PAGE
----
For years, Universal and other studios pushed to shorten the window, industry transit for the period between the film’s theatrical release and its debut on home entertainment. Traditionally, that structure of exclusivity has lasted for 90 days, maintained by theater owners to prevent customers from leaving theaters and waiting until the film is available in their homes. But the studio has griped that those words are onerous. They are the most lucrative at the box office a few weeks before the release movies that are maintaining it and are looking forward to on-demand three months to film and give them ads on other platforms and public again It costs more money to get acquainted with.
However, COVID-19 has changed the dynamics of power in the relationship between studios and theaters. The bulk of theaters in the United States remain closed because of the virus, and plans for a large-scale national reopening have repeatedly delayed as cases bounce in the south and on the west coast. Theaters do not have a one-time benefit and are looking for ways to make money at a time when it is unclear whether customers are moving to safe theaters.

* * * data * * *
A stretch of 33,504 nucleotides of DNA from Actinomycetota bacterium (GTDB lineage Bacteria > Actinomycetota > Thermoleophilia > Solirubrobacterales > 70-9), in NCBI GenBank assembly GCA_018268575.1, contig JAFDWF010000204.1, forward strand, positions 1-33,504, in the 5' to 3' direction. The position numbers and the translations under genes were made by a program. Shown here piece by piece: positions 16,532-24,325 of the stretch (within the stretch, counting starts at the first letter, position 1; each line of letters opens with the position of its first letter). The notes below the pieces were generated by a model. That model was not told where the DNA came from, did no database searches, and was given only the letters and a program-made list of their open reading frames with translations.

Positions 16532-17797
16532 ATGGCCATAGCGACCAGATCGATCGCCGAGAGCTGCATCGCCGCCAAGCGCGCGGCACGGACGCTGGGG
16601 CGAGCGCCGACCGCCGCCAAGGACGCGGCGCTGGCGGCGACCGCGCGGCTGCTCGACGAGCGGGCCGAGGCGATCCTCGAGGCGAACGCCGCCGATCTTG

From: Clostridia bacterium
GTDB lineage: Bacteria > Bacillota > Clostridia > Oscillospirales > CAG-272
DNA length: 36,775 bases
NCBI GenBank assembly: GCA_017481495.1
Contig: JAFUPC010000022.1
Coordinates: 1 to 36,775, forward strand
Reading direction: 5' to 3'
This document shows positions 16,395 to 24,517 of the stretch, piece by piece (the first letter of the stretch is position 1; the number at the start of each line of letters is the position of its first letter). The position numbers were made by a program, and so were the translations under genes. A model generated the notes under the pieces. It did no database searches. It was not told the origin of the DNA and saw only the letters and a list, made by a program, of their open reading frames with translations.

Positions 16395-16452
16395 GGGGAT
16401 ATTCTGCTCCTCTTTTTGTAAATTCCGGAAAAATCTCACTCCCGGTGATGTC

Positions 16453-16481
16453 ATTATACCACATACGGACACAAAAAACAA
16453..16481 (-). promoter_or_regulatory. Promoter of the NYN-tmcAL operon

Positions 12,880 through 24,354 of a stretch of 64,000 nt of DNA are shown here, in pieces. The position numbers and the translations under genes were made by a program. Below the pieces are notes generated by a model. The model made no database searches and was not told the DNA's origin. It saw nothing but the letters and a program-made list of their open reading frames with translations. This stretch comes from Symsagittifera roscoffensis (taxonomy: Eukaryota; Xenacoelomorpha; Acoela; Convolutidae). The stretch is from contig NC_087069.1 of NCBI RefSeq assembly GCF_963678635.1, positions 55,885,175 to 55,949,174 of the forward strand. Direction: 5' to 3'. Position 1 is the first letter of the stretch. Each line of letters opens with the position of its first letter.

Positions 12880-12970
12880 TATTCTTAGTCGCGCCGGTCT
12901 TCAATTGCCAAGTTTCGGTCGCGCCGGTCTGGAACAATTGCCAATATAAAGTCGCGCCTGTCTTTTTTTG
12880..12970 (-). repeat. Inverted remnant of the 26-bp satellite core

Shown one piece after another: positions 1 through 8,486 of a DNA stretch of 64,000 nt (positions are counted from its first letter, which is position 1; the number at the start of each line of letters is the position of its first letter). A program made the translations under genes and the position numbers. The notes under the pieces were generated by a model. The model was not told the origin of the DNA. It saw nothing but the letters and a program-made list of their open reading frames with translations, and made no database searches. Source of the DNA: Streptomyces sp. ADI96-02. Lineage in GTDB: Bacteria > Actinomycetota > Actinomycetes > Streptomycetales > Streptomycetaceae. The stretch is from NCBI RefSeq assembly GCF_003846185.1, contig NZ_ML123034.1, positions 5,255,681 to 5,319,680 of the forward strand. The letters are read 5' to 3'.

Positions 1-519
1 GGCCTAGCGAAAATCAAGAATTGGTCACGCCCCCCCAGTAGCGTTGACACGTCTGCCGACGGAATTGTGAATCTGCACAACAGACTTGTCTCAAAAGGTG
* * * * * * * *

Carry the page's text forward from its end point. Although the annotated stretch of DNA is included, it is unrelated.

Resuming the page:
At the same time, Universal got a time when most of the country still continued with its strategy to bypass theaters on staying home financial success. On-demand platforms have been booming during the epidemic, and Universal estimated that five million people hired the “Trolls World Tour” in its first few weeks, generating nearly $ 100 million in sales. Empowered by those figures, it debuted the premium on-demand Jude Apatow comedy “King of Staten Island” this summer and put films like “Inma”, the Jane Austen adaptation, on-demand from its indie label Focus. The release was cut by coronovirus closure.
In the past, Universal has perhaps been the most aggressive in pushing the boundaries of the release window in theaters and has tried to find ways to offer its movies to consumers of first home entertainment, Ben plans to offer his abortion the exhibition running community afoul Stiller and Eddie Murphy comedy “Tower Heist” on-demand within weeks of the beginning of 2011. In that case, Universal backed theaters after threatening to stop showing their films.
In the coming weeks, the two companies will begin discussing international distribution agreements served by countries in Europe and AMC in the Middle East.
While struggling to reopen the theaters across the country, AMC has been unhappy with the concerns of its liquidity. Before the pandemic closed its locations for four months, the company was heavily indebted due to expensive renovations of its locations and deals to acquire rivals such as Odeon and Carmike Cinema. At the same time, AMC has looked on the verge of filing for bankruptcy, but it redefine the terms of your loan recently that help to clean up its balance sheet.